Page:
April 15, 2013
We can all agree on the problem with teens and sex. We have too much of it, along with the attendant problematic results: STDs, single parent homes, absent fathers, abortion, economic challenges, and more. Since the 1960s and the start of the sexual revolution, we have watched these problems escalate. We have wrung our hands. And we have sought solutions.
Illinois legislators think they have the solution. And in their eagerness to “solve the problem,” they are preparing to mandate the “solution” that many believe is one of the problems that got us into the fix we are in.
For half a century, we have explored ways to address the problems associated with teen sex. Sadly, the first problem is our inability to even agree on the problem at hand. Do we…
- Suffer from Puritanical sexual standards, or
- Believe that sex has no meaning other than the actual physical encounter…
- Welcome babies as the blessing of our fertility, or
- Dispose of babies as inconvenient byproducts of sexual pleasure…
- Address the different sexual needs of men and women emotionally and physically, or
- Maintain that gender has no significance based on our “sexual equality”…
- Help parents in their roles as educators for their children on sexual values, or
- Bypass parents as ignorant stewards of their child’s sexual health…?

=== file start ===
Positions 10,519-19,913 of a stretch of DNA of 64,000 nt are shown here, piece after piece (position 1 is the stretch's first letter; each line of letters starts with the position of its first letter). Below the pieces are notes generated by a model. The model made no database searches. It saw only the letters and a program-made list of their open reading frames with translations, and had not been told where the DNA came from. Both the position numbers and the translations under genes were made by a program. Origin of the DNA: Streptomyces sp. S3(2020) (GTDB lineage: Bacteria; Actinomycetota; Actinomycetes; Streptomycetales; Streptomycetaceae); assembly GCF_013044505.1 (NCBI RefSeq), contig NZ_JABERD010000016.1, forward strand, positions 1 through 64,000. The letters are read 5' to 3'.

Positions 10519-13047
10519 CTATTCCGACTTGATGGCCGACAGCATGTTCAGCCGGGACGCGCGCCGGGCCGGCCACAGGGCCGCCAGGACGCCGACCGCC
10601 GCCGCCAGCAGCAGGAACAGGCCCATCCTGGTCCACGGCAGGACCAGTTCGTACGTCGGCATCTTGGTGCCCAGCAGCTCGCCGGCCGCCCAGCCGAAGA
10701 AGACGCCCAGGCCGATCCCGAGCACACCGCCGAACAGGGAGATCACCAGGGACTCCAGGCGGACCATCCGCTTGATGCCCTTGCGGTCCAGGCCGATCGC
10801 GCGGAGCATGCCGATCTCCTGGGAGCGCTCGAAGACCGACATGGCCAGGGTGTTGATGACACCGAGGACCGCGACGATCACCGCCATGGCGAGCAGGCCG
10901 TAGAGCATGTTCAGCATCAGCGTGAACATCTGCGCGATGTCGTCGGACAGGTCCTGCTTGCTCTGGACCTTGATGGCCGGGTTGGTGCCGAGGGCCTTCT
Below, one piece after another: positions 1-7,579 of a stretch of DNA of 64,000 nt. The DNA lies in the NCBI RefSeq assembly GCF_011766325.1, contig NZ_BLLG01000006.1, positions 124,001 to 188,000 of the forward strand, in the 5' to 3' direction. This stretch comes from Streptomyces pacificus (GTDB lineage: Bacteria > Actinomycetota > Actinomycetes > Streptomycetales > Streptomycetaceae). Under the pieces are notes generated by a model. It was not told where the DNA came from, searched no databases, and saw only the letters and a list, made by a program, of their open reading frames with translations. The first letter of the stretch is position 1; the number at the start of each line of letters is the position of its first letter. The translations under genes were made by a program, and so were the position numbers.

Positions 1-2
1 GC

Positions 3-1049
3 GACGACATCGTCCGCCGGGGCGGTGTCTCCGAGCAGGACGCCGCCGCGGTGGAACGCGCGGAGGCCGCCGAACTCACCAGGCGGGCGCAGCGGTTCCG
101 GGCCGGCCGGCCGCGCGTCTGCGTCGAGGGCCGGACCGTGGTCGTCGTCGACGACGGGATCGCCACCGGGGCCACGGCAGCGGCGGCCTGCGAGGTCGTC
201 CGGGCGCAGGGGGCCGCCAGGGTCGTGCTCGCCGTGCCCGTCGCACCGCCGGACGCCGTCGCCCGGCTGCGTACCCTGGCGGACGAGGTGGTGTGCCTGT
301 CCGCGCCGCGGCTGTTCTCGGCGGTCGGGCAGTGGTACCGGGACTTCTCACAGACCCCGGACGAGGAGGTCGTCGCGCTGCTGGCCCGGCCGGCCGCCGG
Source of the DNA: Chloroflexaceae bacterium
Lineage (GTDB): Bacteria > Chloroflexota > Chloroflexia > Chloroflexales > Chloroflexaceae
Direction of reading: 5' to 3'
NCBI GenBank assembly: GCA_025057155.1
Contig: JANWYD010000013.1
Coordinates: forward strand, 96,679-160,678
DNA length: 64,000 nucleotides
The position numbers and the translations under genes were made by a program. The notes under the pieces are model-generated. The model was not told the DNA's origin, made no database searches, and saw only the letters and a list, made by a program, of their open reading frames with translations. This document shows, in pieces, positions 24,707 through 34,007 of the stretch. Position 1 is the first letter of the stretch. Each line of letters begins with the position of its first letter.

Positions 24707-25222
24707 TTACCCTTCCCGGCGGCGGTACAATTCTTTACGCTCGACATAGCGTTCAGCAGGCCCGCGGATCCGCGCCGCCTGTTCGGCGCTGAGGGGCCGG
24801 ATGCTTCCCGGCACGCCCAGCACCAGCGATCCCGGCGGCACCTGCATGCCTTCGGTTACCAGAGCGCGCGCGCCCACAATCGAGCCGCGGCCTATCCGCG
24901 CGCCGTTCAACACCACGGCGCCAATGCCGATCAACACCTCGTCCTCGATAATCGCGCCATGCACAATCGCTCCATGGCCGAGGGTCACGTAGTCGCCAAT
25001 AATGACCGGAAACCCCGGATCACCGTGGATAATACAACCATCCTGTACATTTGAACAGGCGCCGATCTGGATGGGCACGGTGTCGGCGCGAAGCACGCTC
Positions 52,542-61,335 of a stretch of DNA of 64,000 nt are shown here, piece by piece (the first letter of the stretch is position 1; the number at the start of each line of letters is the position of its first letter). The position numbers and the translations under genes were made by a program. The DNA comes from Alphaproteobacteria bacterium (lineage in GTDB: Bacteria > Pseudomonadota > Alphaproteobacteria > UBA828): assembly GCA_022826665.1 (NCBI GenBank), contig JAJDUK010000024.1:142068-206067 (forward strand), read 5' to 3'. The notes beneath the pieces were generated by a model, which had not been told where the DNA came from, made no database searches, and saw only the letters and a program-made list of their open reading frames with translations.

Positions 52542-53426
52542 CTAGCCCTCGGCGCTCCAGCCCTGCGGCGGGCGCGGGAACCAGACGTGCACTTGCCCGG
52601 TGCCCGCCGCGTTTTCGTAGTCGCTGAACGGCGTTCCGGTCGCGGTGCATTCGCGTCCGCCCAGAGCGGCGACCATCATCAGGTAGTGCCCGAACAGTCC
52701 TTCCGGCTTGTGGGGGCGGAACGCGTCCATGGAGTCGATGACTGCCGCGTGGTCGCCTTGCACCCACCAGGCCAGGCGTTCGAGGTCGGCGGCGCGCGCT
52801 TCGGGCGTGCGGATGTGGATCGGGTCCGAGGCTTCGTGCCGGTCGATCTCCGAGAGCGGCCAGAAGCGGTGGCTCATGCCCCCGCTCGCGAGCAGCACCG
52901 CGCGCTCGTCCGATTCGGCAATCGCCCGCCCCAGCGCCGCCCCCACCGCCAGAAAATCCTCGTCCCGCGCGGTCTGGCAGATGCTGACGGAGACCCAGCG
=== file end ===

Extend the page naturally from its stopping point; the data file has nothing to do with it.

This list of conflicting values and beliefs could fill up a spiral student college notebook. Not surprisingly, the supposed “solutions” to the problems of teen sex could fill up ten spiral student college notebooks.
In Illinois, legislators have put their collective finger on the solution. They have decided to bet on condoms and contraception. But they are not betting with their own lives.
Legislators are betting the lives of all Illinois school children on a pipe dream, betting these young lives on a “solution” that is actually a problem gift-wrapped in wishful thinking. They want all Illinois sex education programs to instruct students on how to use a condom and on how to take birth control.
They are not the first to throw condoms at kids, and they won’t be the last. But, after 50 years of condoms in baskets, free for the taking, we have not solved anything. Indeed, the very real possibility is that we have made the problem worse. It is a conundrum that perplexes many.
How could we possibly go wrong in teaching children the use of condoms and contraception? Let us count the ways:
- The language of safe and protection is used to sell condoms. True safety is always safe – 100% of the time. Medically accurate information reveals that condoms and contraception fail…even with experienced users. [See testimony linked below for detailed information.]
- The singular “problem” that concerns legislators is pregnancy. How do they prevent babies? Many young people do not see babies as a problem. In fact, for many young people, babies can be a solution for these teens to their own set of problems totally ignored by adults.
- Condoms and contraception address one primary problem: pregnancy. They are not the solution to STDs and can even magnify exposure to STDs. STDs are not simply “cured” with a few antibiotics. They lead to sterility, serious lifelong health problems, cancer and death.
- Classroom educators who promote condoms and contraception through their demonstrations are giving medical advice and instruction to minor children. These teachers are not subject to the professional medical standards that govern any other area of medicine: credentialing, supervision and medical liability.